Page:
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Civil Liability for Bunker Oil Pollution Damage

Series:

Malika Gunasekera

This book deals with the liability conventions brought into existence by the International Maritime Organization and concentrates on the newly adopted instrument dealing with bunker oil pollution as an area of great concern for every stakeholder involved in shipping business. The work covers a wide spectrum ranging from the Convention itself to its scope of application, liable and aggrieved parties, jurisdiction, requirements of liability and admissibility of claims, defences and exoneration from liability. It addresses many areas of interest and of importance to international and national legal advisors, lawyers, law students and anyone interested in the relevant field such as shipowners, charterers, shipbrokers, ship personnel and associated contractors and sub-contractors.

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Chapter 1: The Convention 29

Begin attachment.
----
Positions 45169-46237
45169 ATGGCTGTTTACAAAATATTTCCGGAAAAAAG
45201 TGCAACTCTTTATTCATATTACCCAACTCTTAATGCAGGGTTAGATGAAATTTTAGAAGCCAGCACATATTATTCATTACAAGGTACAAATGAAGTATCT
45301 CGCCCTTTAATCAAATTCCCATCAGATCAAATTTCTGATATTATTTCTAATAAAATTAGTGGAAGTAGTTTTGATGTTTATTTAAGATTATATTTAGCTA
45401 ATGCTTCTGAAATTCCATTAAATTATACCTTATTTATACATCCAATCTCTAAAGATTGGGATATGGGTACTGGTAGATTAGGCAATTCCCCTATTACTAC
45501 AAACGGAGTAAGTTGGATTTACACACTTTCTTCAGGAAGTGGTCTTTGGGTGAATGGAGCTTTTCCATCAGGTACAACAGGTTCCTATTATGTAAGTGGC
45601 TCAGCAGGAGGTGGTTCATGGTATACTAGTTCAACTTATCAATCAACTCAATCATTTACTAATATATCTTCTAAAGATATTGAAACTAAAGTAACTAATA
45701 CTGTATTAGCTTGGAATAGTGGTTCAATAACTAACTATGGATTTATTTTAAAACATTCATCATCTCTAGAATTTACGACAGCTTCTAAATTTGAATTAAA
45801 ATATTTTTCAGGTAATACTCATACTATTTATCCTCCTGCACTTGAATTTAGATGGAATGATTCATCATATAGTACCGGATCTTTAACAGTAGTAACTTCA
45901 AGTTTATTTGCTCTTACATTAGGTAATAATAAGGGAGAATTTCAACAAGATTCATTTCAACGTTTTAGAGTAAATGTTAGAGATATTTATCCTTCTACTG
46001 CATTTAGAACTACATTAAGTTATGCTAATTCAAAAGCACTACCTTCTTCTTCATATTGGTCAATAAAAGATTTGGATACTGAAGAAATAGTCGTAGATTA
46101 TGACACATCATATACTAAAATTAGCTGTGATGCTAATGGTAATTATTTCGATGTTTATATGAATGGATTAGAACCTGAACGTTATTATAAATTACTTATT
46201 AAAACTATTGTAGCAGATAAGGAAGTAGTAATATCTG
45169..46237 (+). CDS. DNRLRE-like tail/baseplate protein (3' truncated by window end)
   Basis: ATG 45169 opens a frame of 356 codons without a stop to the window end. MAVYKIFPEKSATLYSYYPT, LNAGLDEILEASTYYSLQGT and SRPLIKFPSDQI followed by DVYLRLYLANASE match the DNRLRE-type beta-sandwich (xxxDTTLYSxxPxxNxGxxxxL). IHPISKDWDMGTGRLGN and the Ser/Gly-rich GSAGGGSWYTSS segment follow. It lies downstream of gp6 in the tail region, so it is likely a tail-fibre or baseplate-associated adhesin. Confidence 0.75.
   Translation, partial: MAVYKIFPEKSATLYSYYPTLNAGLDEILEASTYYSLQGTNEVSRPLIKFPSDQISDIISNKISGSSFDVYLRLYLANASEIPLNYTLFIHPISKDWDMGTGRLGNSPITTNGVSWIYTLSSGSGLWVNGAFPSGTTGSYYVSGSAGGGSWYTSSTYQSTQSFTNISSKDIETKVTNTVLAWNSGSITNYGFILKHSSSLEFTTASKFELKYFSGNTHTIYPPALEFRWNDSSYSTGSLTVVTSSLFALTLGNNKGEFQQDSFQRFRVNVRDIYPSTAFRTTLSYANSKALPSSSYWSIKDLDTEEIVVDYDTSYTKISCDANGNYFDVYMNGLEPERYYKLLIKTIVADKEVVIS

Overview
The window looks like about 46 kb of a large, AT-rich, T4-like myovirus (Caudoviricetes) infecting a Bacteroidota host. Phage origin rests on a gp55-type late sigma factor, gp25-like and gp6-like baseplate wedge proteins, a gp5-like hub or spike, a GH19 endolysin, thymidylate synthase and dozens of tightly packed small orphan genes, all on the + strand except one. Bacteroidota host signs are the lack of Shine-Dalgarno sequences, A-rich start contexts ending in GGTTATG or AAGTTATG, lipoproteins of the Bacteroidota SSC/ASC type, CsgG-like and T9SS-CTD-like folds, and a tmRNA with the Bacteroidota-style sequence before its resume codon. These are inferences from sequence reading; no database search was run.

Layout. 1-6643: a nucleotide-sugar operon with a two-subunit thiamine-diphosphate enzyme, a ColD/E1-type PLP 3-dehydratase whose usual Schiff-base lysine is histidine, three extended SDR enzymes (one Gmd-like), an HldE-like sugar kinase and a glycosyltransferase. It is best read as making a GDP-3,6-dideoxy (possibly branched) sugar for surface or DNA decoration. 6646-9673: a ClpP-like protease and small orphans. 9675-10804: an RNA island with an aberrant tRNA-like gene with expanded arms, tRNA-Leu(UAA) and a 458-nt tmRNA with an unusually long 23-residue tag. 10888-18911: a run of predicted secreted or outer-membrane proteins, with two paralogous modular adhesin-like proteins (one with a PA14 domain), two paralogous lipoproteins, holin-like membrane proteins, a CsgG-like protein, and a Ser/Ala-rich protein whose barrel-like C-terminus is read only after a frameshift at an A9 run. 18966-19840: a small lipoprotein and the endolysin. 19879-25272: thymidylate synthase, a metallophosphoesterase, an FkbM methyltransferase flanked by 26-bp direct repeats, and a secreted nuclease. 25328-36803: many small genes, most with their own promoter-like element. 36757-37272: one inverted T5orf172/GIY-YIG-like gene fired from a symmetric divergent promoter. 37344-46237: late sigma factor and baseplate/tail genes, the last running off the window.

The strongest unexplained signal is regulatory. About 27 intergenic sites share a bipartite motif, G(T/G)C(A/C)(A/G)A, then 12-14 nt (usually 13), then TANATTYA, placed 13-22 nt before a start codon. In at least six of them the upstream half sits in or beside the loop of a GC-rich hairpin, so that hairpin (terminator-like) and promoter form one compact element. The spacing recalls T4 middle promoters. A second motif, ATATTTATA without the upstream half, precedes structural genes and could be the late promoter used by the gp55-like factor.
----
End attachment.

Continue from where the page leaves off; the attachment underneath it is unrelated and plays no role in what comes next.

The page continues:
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29 Chapter 1: The Convention The international maritime law for liability and compensation opened up a new chapter with the adoption of the International Convention on Civil Liability for Bunker Oil Pollution Damage, 200146 under the auspices of the International Ma- ritime Organization, recognizing formally the importance of imposing liability for bunker oil pollution damage caused by ships and compensating victims of such damage in consequence. The much awaited need for an independent exclu- sive regime ended up successfully due to great knowledge, expertise and highly controversial legislative procedure that existed in the Assembly and in the Legal Committee47 in general with tremendous encouragement, support and commit- ment of participated States, governmental and non-governmental organizations and interested entities.48 Persuasive efforts of the Government of Australia led to propose the impor- tance of having a free standing treaty for bunker oil pollution damage having un- derstood its urgency in international maritime activities, after being victimized from a spill of three hundred tons of heavy fuel oil by a bulk carrier resulted near its own coast.49 This disastrous occurrence appeared as one of its most expensive oil spill response ever faced by Australia,50 and furthermore, the lack of interna- tional legislative instruments to deal with the matter together with insufficient insurance covers, compelled it to forward this proposal. Number of States made submissions in favour of the Australian proposal forwarding numerous evidences as to the gravities of damages that bunker oil originating from ships could cause on and around the marine...

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